Paul Klee’s 1922 artwork “Twittering Machine” is a watercolor and pen and ink oil transfer on paper. The painting features a group of loosely sketched birds perched on a wire or branch connected to a hand-crank, blending biology and machinery. Klee’s work demonstrates how humans have taken movement and song from nature and made them activities of enslavement by turning them against it. This painting is an oil transfer of watercolor, pen, and ink on paper.
The machine age was embraced by many artists including those at the Bauhaus School where Klee was a professor. In this period, machine potential was viewed positively as can be seen in his artwork. The Berlin’s Alte Nationalgalerie exhibited “Twittering Machine,” which illustrates the interplay between man-made devices and living organisms through its depiction of birds that become part of the mechanical structure.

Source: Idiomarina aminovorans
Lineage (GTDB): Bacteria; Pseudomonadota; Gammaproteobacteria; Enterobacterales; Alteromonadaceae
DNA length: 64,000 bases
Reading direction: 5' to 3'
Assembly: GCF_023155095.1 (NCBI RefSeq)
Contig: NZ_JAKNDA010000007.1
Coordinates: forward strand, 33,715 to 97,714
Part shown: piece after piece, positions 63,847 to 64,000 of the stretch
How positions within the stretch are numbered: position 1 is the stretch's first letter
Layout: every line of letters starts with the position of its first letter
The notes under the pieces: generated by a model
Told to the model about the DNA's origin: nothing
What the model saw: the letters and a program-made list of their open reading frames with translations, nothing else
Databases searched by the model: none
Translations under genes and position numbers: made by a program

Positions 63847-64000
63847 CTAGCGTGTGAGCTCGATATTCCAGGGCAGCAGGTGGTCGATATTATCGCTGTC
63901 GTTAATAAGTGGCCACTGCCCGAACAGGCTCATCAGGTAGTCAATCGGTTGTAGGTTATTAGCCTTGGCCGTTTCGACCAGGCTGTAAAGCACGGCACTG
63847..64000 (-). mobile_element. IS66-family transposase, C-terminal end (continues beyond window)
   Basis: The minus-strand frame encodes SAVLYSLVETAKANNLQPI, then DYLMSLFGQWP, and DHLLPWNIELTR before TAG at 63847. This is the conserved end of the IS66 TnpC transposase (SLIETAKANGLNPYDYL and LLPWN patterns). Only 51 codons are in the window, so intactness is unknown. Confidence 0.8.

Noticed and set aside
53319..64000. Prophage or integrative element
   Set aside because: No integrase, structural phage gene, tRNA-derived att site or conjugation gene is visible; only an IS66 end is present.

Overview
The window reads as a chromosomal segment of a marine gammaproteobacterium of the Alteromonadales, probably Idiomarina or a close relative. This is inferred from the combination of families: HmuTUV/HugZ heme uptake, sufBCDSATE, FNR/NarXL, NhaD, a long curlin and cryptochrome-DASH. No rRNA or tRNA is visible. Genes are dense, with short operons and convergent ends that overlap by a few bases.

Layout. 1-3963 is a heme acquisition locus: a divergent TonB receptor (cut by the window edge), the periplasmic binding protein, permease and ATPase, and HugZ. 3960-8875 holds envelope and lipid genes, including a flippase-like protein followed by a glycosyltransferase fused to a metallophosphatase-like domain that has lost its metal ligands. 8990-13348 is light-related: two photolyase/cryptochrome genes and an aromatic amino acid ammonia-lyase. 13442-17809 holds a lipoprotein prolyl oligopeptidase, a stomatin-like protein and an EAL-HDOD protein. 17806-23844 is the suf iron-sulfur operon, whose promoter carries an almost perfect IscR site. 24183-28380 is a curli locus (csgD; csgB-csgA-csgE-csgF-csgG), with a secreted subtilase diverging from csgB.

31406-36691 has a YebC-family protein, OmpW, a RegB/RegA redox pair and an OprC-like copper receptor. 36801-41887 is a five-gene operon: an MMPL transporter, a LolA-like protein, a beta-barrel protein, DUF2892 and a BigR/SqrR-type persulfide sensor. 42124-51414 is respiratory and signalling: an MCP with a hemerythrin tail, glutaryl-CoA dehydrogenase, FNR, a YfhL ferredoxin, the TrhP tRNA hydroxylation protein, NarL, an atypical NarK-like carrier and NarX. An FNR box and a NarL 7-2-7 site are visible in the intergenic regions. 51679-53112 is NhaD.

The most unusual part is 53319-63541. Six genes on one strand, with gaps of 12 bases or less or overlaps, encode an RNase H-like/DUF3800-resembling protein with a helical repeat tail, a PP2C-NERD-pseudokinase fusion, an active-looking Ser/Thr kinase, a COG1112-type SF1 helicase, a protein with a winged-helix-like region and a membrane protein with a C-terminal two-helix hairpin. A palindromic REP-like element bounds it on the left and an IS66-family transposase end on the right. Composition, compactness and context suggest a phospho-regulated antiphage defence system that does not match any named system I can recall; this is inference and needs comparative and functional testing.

Reading Art article by Christopher P Jones discusses Twittering Machine, which became an iconic piece both within the realm of modernism as well as in popular culture today. With its blend of biological themes with mechanical machinery concepts, Twittering Machine serves as an example for artistic pieces that demonstrate themes such as industrialization and urbanization during the early 20th century.